Growing up in Texas, summer was hot, hot, hot—but not in a good way like in the song. Despite the heat, summer’s unique features still made it special for me:
1) No homework! For three months (give or take), I didn’t have to worry about whether I got my report done or vocabulary words memorized. I could watch Walt Disney’s show without fretting about a Monday-morning deadline.
2) Sleeping late. This is a corollary to “no homework” and “no school.” Getting up when desired remains one of my greatest secret luxuries.
3) Summer camp. Starting in the seventh grade, I spent at least a week living in primitive conditions (i.e., no air conditioning!). Each year, I renewed acquaintances and enjoyed another of my secret loves–the yeast rolls served at lunch and dinner. I’ve never found their equal.
4) Choir trips. Our church had a very active hand-bell choir program and each year, we attended a regional or national festival. Before the national events, we toured between Dallas and the festival city, stopping at different churches to play a concert and then spend the night with a host family before heading to the next stop. I visited several sites I would’ve never seen otherwise—the Grand Canyon, the spring Ponce de Leon believed was the fountain of youth, and a replica of the first submarine developed during the Civil War.
5) Swimming. My mother never learned to swim and considered it imperative for her children to learn. Our local public pool offered lessons and while I’ll never be a gold-medalist, I can make to shore if the boat doesn’t sink too far away.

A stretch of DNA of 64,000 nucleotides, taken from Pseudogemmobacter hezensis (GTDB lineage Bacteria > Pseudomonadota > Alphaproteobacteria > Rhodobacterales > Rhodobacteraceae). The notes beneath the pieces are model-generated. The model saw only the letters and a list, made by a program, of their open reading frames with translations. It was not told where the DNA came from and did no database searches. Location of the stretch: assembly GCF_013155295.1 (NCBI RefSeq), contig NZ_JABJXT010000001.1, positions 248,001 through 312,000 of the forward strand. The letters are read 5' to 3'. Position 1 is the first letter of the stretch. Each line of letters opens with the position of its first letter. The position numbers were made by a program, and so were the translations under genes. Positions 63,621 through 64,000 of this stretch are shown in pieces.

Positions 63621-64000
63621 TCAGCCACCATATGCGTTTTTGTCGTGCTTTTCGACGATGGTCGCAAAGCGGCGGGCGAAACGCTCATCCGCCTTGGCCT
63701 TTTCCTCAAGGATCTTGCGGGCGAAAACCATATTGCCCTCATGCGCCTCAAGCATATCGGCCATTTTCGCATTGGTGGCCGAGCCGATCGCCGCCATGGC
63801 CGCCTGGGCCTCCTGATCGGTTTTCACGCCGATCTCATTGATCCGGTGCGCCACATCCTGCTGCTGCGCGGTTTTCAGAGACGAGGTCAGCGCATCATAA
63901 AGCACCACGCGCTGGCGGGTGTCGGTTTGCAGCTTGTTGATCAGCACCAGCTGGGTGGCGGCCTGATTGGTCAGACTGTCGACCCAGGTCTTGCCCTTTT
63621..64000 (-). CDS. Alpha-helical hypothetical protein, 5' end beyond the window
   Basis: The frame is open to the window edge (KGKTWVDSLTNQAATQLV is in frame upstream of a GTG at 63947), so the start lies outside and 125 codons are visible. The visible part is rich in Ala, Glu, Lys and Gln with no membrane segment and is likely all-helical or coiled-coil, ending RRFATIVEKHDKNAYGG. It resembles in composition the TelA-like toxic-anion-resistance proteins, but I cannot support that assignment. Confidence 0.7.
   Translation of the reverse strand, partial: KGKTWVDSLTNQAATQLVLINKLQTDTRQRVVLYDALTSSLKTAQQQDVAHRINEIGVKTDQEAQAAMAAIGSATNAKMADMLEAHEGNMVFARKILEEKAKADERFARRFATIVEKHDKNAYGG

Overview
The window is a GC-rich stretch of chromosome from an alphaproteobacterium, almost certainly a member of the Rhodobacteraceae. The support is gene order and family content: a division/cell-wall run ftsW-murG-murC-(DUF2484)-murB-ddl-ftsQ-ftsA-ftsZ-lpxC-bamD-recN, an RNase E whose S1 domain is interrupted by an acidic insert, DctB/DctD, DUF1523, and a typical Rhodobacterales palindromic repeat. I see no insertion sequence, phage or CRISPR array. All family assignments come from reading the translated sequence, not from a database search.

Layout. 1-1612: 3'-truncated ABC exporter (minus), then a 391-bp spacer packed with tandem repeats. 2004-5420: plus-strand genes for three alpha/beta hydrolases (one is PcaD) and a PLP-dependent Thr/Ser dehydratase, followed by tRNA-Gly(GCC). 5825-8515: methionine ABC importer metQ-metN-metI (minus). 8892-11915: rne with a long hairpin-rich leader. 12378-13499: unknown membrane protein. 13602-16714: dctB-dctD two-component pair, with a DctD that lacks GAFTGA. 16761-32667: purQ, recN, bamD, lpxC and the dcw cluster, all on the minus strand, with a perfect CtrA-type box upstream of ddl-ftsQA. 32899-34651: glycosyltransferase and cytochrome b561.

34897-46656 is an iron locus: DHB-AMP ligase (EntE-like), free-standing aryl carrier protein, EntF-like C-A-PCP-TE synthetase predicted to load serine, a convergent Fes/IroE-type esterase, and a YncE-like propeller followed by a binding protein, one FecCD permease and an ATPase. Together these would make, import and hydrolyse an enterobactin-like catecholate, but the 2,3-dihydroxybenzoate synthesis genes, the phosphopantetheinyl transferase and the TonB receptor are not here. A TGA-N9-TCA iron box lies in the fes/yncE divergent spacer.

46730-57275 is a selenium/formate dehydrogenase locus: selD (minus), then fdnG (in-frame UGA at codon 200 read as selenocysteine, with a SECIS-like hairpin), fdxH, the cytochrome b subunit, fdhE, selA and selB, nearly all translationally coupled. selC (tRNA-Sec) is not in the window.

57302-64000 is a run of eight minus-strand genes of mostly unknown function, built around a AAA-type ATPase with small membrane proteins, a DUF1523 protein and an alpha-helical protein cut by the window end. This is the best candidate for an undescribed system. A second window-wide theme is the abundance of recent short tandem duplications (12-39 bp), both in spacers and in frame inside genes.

6) Cold watermelon. Is there anything sweeter or more refreshing when it’s 110° in the shade? (That is, besides air conditioning?)
7) Fresh peaches. We had peach trees in our backyard and summer meant having peaches on everything—your cereal in the morning, in homemade ice cream, in cobbler. To this day, I can’t eat the ones from the store because they don’t taste like the ripe ones picked straight off a tree.
8) Family vacations. My parents always struggled with money, but we could still pile in the car and drive north into Oklahoma or Kansas and visit relatives.
9) Daytime TV. In the days before cable, the shows were limited, but the afternoon included an old movie with “Dialing for Dollars” during the breaks. They never called our house, but I would have been ready with the amount if they had!
10) Six Flags over Texas. The original park was built outside Dallas, and we saved all year to buy tickets for the whole family. I can’t catch a whiff of creosote without being transported back to standing in line to ride the roller coaster.
Reviewing this list makes me realize how simple some of my memories of summer were—like peaches and watermelon—but how much they were a part of the simple joys I experienced each summer. What about you? What says “summer” to you?
In a desperate attempt to save her daughter’s life, an unemployed microbiologist falls into the Russian underworld and a plan to export a deadly biological weapon.
“[A] tantalizing premise that toys with the most basic of emotions.” –Steve Berry
A collection of three award-winning literary short stories exploring the impact of love.
“A fine and engaging story.” –Phil Hey, editor, Briar Cliff Review